11222016_keyboard

When you’ve finished a long day at work, relax with these outdoor holiday lights with built-in Bluetooth speakers from Bright 11222016_speakerlightsTunes. It sounds kind of silly, but hear me out. Often times people will use what I used to call “Christmas lights” for all sorts of decorating. They look great on a porch, for example. This set includes small Bluetooth speakers that are compatible with nearly all smartphones and tablets. Just set them up, make the Bluetooth connection, and choose your favorite playlist.

About a year ago, I bought The Roku Smart TV for myself and I just love it. Not only is it one of the least expensive Smart TVs you can buy, it got rave reviews from CNET, and I can see why. It is easy to set up, has great picture quality, and this TV is a serious unclutterer. Since it has so many services built in (Netflix, Hulu, HBO Go, Amazon Prime and many more), I was able to toss my Apple TV and Amazon Fire TV. No more set-top boxes sitting around, no more pile of remotes. It’s a fantastic device.

Finally, let’s switch from the home to the car for the Automatic Pro. It’s an adapter that plugs into a port under the dashboard on most cars sold in America. It then uses 3G connectivity (at no additional charge) to share information with its smartphone app. It helps you diagnose engine trouble, keep track of where you’ve parked, alert emergency services if you’re in an accident, and more.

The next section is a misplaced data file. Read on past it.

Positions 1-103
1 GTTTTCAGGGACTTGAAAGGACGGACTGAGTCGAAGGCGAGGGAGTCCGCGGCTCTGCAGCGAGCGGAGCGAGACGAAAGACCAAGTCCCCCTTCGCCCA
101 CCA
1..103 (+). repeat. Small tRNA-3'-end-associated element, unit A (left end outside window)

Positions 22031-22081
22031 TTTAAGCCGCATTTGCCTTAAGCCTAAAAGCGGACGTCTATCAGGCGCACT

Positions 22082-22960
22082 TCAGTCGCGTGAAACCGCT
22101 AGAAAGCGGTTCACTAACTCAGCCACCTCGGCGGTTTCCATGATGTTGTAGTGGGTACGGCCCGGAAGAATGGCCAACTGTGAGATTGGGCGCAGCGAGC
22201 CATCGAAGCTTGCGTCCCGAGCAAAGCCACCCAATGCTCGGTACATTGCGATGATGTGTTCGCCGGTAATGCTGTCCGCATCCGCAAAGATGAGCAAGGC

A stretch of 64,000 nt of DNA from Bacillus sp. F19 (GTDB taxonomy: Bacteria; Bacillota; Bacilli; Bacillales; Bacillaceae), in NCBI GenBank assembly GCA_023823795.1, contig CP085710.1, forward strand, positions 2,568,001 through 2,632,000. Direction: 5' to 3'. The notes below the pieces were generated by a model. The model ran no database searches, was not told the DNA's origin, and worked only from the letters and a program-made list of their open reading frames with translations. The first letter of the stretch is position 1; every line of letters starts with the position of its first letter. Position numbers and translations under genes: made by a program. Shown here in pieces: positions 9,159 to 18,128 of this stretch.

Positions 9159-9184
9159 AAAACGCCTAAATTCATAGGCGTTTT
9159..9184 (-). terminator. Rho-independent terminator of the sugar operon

Additionally, it lets you keep track of your car’s whereabouts. Kids driving on a long road trip and you want to be sure they’re safe? Or, car stolen? Now you know exactly where the car is. Alert the police and make a recovery.

There you have some cool gifts for those people on your list who seem to have everything. Happy shopping and enjoy your holiday.

Feel welcome to explore our previous Gift Giving Guides for even more ideas: 2007, 2008, 2009, 2010, 2011, 2012, 2013, 2014 and 2015.

Unclutterer’s 2016 Holiday Gift Giving Guide: Gifts for clutter-prone rooms

2016 gift giving guideThe holidays are a time to gather with loved ones, feel a deep sense of gratitude, and receive presents! I kid of course…kind of. We all have a list of things we would love to have but we would never buy for ourselves. In this article, I’m going to point out several such items for the areas of the home that are very prone to clutter: the home office, the kitchen and the shed or garage. These items will delight the unclutterer on your list.

For the home office

There are many fantastic digital organization tools available. Still, there is nothing like a paper planner, and my favorite by far is the Hobonichi Techo. This Japanese brand day planner/notebook has been on my desk for years. It features thin yet remarkably durable paper that resists ink bleed-through. It can be used as a notebook, planner, journal or sketchbook. The spine features lay-flat binding, which I love, and it is sized for travel. There are cool covers available too, if you want to go all out.